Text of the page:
So how do you handle someone who is super-sensitive, defensive, and just generally resistant to receiving corrective feedback?
Actually, it doesn’t take much skill (or thinking) at all to let people know that they are doing things wrong, that they have screwed up, that they are not doing things the way YOU want them to do it. But people who know the art of giving corrective feedback have two goals in mind – first to change the behaviour and second, to maintain the relationship.
Begin, and this might be a surprise to you, with yourself. Why are you giving criticism/corrective? Perhaps it is your job because you are a Manager, a Supervisor, or a Team Lead. In that case, you have an obligation to the employee to help him/her improve. Or is it mostly because the person is doing it in a way that you would not have done it? You know the old saying “If it’s stupid and it works, it’s not stupid”.
Second (and given the old adage that an ounce of prevention etc.) what kind of discussion did you have prior to the person’s completing the task? If you are like many supervisors (at all levels) you identified the task to be done, asked if the person had any questions and was good to go. Very few people in my experience will ever admit that they don’t know how to do something. Nobody wants to look like a weenie to his/her boss. Instead they nod their heads, tell you they’ve got it covered, and then go off to find somebody who can tell them how to do it. You’re just happy that one more thing is off your plate, so you don’t even think to have a short conversation about how the person plans on getting the task done, let alone the standard which you expect to be met.
And third, if the job is one that will take some time or is quite complex, how often do you check in with the person to ensure he/she is on the right track? Do you wait until the entire job is handed in to you only to find that you have to rip it apart because it seems to have gone off in some completely unanticipated direction, or is just not up to standards?
In the latter case, and IF you are conflict adverse, you will probably just take the work and then re-do it yourself to your standards. The motto, by the way, of these types of bosses seems to be: If you want something done right, do it yourself.
But I have observed that much of the critical feedback that is given arises from things that a Manager believes the person should already know how to do. It’s not a new task that will require learning accompanied by mistakes; it is something that we figure is just common sense, but when we attempt to correct this behaviour, we find that that person is defensive, gives explanations an excuses as to how it wasn’t really his fault, that someone else is to blame. So how can we give critical feedback without the recipient rejecting it – in other words, change the behaviour AND maintain the relationship?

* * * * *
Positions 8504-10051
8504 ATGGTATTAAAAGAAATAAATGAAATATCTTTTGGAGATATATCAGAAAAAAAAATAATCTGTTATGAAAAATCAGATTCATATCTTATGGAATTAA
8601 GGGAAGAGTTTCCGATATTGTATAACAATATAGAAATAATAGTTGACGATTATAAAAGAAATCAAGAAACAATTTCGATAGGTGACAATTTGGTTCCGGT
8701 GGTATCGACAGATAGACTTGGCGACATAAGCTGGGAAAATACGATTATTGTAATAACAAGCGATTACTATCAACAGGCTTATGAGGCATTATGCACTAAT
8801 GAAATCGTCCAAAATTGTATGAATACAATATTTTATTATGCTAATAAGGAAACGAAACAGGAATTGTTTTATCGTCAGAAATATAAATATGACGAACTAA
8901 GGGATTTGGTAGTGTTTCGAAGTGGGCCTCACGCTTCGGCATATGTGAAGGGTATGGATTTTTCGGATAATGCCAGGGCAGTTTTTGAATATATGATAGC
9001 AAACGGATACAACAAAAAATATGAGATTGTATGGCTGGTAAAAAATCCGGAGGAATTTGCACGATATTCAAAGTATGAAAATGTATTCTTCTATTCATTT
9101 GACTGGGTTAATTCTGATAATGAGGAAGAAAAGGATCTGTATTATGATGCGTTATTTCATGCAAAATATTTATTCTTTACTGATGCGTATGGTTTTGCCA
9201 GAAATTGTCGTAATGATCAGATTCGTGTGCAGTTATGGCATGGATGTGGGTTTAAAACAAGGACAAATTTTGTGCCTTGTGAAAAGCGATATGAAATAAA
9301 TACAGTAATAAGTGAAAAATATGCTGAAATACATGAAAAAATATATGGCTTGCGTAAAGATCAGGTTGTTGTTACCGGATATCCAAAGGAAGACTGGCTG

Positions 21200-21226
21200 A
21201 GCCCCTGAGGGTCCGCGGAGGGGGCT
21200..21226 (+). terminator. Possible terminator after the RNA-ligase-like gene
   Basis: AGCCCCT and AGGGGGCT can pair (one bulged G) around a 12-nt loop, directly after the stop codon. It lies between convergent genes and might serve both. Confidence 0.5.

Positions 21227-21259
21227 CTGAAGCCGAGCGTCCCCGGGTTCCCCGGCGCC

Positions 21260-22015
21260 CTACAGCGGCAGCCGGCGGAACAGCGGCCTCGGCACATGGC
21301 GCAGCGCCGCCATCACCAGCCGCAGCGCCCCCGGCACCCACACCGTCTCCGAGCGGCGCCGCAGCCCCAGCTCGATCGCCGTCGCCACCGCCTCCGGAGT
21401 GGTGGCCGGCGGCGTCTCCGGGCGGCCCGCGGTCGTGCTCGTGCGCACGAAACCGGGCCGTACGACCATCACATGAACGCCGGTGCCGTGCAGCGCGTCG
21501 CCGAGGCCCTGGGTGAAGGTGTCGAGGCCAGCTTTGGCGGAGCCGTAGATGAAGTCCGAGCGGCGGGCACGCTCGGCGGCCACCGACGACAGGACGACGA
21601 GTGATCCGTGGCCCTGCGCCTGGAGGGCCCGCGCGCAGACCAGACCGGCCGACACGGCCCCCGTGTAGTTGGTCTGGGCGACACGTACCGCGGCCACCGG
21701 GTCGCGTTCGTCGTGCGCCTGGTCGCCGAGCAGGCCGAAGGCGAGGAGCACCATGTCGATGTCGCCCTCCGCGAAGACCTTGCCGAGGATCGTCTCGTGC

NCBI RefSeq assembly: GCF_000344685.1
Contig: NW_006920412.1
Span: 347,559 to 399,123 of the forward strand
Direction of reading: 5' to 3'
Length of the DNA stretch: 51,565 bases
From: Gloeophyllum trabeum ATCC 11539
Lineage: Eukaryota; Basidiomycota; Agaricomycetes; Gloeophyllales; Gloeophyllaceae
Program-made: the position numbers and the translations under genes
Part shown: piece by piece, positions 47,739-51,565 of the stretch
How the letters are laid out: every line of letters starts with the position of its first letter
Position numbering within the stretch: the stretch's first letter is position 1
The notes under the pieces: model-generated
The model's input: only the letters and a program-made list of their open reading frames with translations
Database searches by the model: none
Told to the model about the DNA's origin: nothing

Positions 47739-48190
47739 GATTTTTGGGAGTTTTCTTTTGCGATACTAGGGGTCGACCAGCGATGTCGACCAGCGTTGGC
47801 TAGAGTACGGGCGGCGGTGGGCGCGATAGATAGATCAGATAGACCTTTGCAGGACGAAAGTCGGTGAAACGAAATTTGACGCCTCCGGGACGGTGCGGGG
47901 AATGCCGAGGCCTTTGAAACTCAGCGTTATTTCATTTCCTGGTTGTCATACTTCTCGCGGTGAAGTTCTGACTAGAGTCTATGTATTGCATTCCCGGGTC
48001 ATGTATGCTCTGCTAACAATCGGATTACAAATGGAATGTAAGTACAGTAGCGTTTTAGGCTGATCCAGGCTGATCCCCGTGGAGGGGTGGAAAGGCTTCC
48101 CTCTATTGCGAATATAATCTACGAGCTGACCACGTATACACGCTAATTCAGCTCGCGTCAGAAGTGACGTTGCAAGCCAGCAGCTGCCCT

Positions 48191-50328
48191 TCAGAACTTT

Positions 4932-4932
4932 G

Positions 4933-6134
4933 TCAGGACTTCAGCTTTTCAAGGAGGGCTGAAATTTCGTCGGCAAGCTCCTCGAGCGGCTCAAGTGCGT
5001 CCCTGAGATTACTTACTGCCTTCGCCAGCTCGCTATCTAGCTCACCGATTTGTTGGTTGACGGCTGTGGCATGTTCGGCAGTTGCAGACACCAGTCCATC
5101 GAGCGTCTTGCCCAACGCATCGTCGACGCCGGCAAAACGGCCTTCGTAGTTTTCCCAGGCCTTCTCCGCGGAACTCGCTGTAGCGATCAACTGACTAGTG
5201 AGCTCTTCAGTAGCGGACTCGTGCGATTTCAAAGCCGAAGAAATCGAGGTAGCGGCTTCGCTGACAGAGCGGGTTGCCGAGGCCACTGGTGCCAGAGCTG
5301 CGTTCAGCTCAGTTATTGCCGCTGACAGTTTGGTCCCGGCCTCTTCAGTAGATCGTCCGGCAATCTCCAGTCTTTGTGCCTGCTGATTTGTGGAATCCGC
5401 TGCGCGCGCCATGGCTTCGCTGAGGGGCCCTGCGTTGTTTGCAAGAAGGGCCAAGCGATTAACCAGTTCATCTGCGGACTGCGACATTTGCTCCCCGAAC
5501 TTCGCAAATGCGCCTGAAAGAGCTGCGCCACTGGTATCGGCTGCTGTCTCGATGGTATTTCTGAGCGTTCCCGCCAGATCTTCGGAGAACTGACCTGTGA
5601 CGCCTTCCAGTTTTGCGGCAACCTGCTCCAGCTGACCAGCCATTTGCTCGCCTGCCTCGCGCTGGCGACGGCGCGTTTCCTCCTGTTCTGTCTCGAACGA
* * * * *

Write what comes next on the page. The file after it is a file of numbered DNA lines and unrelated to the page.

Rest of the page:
Here is one strategy that may be helpful. Let’s say that you received a complaint about one of your service staff – s/he was rude, abrupt, unhelpful.
Before you call the employee and correct this unacceptable behaviour (remember, you have only heard one side of the conversation), think of a time when you were aware of this employee handling a difficult customer in an exemplary manner.
Your conversation might go something like this: “Barb, I know you have been able in the past to handle very difficult customers with courtesy, diplomacy, and come up with ways to turn an unhappy client into a repeat customer. I was surprised, then, to have a phone call from an unhappy customer who felt that your conversation yesterday was not professional. What happened?”
You see what you have done here. You have NOT begun the conversation by assuming that the customer was an angel and that Barb was discourteous; nor did you blame her for bad behaviour. Rather, before getting into the situation and reprimanding Barb (for something that she might not even have done, by the way) you tried to find out from Barb how she perceived the situation.
This sends an important message to Bob – namely that you don’t rush to judgement and take the unsupported accusation of a customer over that of the employee. You begin from a positive position – namely that Barb has a successful history of handling difficult clients and that you assume something, perhaps beyond her control, happened here. Since you do not begin with a direct accusation of bad behaviour you immediately reduce the almost automatic defensiveness with which some people almost always use when confronted with a complaint.
The reply might be one of two types – I’ve encountered both. The person might indicate that they knew you were going to get a call because they did not handle the situation well, or they may blame the whole incident on the client being unreasonable. In either case, you ask them to think about what they might do differently if they had a chance to go through this situation again.
You could say something like, “Well I know you have handled unreasonable clients very well in the past. What was different about this situation?” There’s not much point blaming them for what they did yesterday. The best that you can do is plan with them how they might do better in the future.
We have been biologically hard wired to protect ourselves from attacks be they physical or psychological attacks on our self-esteem. They key to keeping people from becoming over-defensive then is to approach the situation from a problem solving point of view and not from an attacking, blaming stance. It is critical in this approach, however, to begin by letting them know that you have seen them performing well in the past – that way you work from their strengths rather than from their weaknesses.